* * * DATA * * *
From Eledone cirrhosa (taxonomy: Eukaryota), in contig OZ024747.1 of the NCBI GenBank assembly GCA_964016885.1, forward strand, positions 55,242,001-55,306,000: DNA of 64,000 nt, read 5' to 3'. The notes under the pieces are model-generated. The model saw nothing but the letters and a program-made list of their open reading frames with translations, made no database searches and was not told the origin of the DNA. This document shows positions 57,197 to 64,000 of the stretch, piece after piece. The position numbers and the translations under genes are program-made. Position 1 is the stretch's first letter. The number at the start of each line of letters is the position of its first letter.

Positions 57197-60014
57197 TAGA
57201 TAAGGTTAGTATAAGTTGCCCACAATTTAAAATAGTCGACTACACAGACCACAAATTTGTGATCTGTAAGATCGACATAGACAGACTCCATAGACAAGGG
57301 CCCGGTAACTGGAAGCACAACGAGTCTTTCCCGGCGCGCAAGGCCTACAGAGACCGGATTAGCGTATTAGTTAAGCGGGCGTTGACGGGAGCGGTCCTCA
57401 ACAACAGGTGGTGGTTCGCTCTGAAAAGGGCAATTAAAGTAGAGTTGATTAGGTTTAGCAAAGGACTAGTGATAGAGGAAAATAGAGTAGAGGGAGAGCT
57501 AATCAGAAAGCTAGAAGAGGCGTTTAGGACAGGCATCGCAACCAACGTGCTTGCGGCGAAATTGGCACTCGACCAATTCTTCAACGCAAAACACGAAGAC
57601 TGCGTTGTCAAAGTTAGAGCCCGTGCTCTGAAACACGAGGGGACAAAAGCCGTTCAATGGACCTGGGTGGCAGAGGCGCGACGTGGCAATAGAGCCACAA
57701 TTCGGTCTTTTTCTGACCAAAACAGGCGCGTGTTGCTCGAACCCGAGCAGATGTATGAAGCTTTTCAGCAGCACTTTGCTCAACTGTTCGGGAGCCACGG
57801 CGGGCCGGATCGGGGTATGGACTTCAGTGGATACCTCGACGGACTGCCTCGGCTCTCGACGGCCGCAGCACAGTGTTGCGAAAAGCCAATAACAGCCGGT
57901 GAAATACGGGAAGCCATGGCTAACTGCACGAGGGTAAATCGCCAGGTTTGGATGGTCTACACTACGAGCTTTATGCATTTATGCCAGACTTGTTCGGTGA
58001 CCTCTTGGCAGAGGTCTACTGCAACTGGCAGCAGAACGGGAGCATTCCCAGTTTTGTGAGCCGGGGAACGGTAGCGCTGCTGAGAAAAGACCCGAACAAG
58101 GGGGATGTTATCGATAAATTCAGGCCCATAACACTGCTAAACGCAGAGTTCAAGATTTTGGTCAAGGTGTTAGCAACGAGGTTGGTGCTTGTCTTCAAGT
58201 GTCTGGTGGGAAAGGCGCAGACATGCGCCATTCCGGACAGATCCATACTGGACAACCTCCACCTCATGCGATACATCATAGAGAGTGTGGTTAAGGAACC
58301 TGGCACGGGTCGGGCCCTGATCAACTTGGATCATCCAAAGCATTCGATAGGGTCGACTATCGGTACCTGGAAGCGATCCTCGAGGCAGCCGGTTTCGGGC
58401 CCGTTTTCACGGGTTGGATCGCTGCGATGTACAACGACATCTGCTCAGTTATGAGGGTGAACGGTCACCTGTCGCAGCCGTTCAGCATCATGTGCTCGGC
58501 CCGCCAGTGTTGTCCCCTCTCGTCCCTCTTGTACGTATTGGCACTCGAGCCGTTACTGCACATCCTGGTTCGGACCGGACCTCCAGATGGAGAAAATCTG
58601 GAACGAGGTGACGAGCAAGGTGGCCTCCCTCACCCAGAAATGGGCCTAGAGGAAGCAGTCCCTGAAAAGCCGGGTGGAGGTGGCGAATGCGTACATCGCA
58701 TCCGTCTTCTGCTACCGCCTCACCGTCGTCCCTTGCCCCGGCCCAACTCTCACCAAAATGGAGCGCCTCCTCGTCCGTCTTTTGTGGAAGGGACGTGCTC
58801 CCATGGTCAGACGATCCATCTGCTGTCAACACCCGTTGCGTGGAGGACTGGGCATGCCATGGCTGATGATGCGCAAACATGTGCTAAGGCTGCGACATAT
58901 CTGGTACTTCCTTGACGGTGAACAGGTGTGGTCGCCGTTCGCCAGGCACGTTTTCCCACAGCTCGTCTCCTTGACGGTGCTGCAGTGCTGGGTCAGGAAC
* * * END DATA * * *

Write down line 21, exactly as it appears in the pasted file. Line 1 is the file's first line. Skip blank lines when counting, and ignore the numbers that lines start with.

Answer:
58901 CTGGTACTTCCTTGACGGTGAACAGGTGTGGTCGCCGTTCGCCAGGCACGTTTTCCCACAGCTCGTCTCCTTGACGGTGCTGCAGTGCTGGGTCAGGAAC